Invest in your spouse and your children. 

Life and marriage do not happen automatically. 

Only what is sown, will grow and bear fruit.

Become a 1 Timothy 3 father and leader.

This means that you realise that your most important disciples live in your own home.

Also, invest in vital friendships.

Like iron sharpens iron, so one man sharpens another.

You don’t just need the Word of God, you need a friend too.

These relationships will strengthen you.

Also, invest in those that can coach or mentor you.

A coach will help you see the blind spots and give you fresh vision and hope.

Remember, your input needs to exceed your output.

As you make these investments in the relationship bank, you will have credit for when you need it.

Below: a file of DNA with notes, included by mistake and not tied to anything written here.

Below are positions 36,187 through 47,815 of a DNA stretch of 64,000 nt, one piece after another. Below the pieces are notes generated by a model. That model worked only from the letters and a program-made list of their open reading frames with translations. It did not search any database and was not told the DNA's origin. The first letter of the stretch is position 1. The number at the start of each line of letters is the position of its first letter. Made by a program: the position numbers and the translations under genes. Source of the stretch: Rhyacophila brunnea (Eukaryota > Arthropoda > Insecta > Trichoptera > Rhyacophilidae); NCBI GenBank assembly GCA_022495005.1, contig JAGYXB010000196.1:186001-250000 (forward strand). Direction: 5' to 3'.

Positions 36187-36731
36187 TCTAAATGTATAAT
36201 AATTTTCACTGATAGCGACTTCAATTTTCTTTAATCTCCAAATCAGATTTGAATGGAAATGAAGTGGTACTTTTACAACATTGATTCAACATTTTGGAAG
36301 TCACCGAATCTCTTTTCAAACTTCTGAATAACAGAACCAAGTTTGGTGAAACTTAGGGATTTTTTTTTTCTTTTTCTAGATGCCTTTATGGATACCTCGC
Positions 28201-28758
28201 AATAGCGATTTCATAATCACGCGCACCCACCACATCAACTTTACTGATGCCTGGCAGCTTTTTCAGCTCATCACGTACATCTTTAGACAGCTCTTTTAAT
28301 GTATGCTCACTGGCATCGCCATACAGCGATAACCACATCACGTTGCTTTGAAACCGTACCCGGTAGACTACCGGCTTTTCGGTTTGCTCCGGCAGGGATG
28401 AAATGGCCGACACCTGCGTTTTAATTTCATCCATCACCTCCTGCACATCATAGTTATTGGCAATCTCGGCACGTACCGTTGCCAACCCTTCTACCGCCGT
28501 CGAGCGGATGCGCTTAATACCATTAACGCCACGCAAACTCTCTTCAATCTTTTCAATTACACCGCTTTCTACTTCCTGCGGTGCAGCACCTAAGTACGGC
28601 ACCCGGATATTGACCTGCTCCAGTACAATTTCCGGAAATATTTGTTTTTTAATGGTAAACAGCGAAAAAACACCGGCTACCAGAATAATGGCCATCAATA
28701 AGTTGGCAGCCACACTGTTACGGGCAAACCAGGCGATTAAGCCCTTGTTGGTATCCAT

And you will be able to make withdrawals because have put ‘relationship money’ in the bank.

Which person do you want to invest in this week?

#5 Ask and include

Ask people to help you. 

Include people in projects.

Set someone free to do the task.

Give away responsibility.

That means: never lead alone.

When it all rests on you, it will take the best of you.

Mobilize the troops!

Let them do it.

Let them go.

Teamwork makes the dream work.

Together Everyone Achieves More!

Need help with this?

Contact Grow a Healthy Church for serious ways to ensure a significant change in this area.

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#6 Lead from your sweet spot

The sweet spot between your gifts, passions, and experiences is where the magic happens.

Do not keep doing what someone else can be doing.

Specialize, so that all can maximize.

Many leaders keep doing things they are not gifted for or that do not maximize their potential.

Some fear what others may think when they stop doing these things.